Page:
Longer Looks: Obama And Smoking; ‘Poster Child’ For Chemical Regs; Abortion Training
Each week, KHN's Alana Pockros finds interesting reads from around the Web.
Why It Matters If Obama Smokes (And Why It Doesn’t)
Since taking office in 2009, President Obama has aced three physicals. He regularly exercises, especially playing basketball, and has a personal chef — not to mention wife — who ensure he eats healthy. But he has one (potential) vice that keeps coming back up: smoking. (Maya Rodhan, 6/10)
The New York Times:
Chemicals In Your Popcorn?
What do a pizza box, a polar bear and you have in common? All carry a kind of industrial toxicant called poly- and perfluoroalkyl substances, or PFASs, that do two things: They make life convenient, and they also appear to increase the risk of cancer. The scientists I interviewed say that they try to avoid these chemicals in their daily lives, but they’re pretty much unavoidable and now are found in animals all over the planet (including polar bears in Greenland and probably you and me). PFASs are used to make nonstick frying pans, waterproof clothing, stain-resistant fabrics, fast-food wrappers, microwave popcorn bags, firefighting foam and thousands of other products. Many are unlabeled, so even chemists sometimes feel helpless. (Nicholas Kristoff, 6/4)
The Scarcity Of Abortion Training In America's Medical Schools
One of the reasons I went to medical school was to become an abortion provider—and, coming from a strongly pro-choice family, to use my medical training to increase abortion access in the U.S. I always assumed that my ability to do so was simply a matter of my willingness to perform the procedure. But in seeking out opportunities to learn about abortion—as a medical student, and now as a resident in family medicine—I have ended up in Philadelphia, where there are widespread abortion services, and where women don’t face the same barriers to abortion as they do in Kansas. As I think about the kind of doctor I want to be, I have to reckon with whether or not I have what it takes to serve the women who need me most. (Mara Gordon, 6/9)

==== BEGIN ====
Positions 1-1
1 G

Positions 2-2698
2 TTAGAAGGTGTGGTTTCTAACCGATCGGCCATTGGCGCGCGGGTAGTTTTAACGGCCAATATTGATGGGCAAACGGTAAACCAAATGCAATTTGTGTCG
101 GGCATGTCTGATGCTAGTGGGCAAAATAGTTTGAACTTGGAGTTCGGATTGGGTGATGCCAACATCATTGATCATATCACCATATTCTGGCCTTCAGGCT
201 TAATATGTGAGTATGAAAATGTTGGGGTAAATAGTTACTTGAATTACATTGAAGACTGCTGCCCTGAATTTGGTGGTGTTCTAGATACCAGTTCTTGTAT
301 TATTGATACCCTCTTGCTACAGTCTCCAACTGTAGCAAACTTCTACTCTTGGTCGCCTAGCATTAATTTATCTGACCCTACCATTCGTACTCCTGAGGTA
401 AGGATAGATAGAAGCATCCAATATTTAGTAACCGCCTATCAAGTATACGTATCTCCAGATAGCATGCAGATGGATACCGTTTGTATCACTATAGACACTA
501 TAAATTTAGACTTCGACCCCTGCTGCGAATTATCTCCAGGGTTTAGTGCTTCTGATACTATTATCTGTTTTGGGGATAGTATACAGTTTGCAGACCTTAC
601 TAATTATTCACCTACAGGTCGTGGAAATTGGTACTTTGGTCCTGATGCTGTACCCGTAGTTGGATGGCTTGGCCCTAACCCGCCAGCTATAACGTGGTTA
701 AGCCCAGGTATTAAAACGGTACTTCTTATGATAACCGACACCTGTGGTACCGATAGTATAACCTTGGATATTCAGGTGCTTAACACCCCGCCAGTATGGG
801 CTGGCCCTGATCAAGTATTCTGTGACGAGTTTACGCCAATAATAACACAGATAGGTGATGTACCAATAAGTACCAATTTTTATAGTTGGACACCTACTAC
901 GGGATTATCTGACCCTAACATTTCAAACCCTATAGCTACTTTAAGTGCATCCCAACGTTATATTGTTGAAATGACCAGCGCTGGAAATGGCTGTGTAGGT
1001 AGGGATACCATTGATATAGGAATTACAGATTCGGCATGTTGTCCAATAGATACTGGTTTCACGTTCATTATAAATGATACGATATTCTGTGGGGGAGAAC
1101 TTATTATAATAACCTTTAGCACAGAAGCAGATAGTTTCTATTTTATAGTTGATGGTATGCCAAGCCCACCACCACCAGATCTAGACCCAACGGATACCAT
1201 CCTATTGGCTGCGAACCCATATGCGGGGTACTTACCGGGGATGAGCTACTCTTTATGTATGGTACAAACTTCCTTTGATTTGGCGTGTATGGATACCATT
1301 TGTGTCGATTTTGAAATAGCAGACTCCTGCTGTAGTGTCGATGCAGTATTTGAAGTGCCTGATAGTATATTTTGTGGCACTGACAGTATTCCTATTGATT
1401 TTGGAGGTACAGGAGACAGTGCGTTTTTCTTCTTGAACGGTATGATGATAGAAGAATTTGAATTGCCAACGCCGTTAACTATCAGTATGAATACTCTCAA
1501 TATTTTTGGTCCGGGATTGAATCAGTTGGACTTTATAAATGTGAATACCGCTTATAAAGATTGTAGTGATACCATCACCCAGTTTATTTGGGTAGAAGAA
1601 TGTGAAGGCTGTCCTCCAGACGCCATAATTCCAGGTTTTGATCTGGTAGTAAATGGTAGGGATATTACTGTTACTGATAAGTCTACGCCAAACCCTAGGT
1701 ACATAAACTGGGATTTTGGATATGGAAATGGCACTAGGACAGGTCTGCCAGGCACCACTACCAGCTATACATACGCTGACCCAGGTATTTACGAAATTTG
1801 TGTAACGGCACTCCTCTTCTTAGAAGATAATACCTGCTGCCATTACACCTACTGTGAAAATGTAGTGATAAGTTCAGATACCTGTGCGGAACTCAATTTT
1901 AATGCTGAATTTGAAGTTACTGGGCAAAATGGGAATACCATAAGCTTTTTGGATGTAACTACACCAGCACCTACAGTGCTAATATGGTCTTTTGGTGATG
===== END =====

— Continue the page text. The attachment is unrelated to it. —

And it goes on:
The New Yorker:
Why Aren’t We More Scared Of The Bird Flu?
Ebola, which was responsible for two deaths in the United States, caused a level of unfettered hysteria hardly seen here since Senator Joseph McCarthy accused half the country’s creative class of holding membership in the Communist Party. The bird flu, although it has now caused the deaths of more than forty-five million chickens, devastated the American poultry industry, doubled the price of most eggs, and is by far the worst such outbreak in U.S. history, somehow doesn’t seem as menacing to people in this country. No doubt that is in part because the virus has not killed a single person. It doesn’t even infect humans. We can only hope that those facts remain unchanged. But we shouldn’t bet millions of lives on it. (Michael Specter, 6/9)
The Supreme Court's Gay Marriage And Obamacare Rulings, Predicted
June is always the most exciting month of the year for the Supreme Court. Typically, the court decides its most high-profile cases then, usually late in the month. And this June is no exception. It will bring important decisions regarding the Confederate flag on license plates, lethal injection drugs, regulating emissions of coal and power plants, housing discrimination and more. But those decisions will be decided in the shadows of two of the highest-profile cases the court has had in years, or possibly decades: Obergefell v. Hodges, the same-sex marriage case, and King v. Burwell, the decision about whether to gut Obamacare and end affordable health care access for millions of people in the United States. (David Cohen, 6/8)
The New York Times:
Global Diabetes Rates Are Rising As Obesity Spreads
The global diabetes rate has risen by nearly half over the past two decades, according to a new study, as obesity and the health problems it spawns have taken hold across the developing world. The prevalence of diabetes has been rising in rich countries for several decades, largely driven by increases in the rate of obesity. More recently, poorer countries have begun to follow the trend, with major increases in countries like China, Mexico and India. (Sabrina Tavernise, 6/8)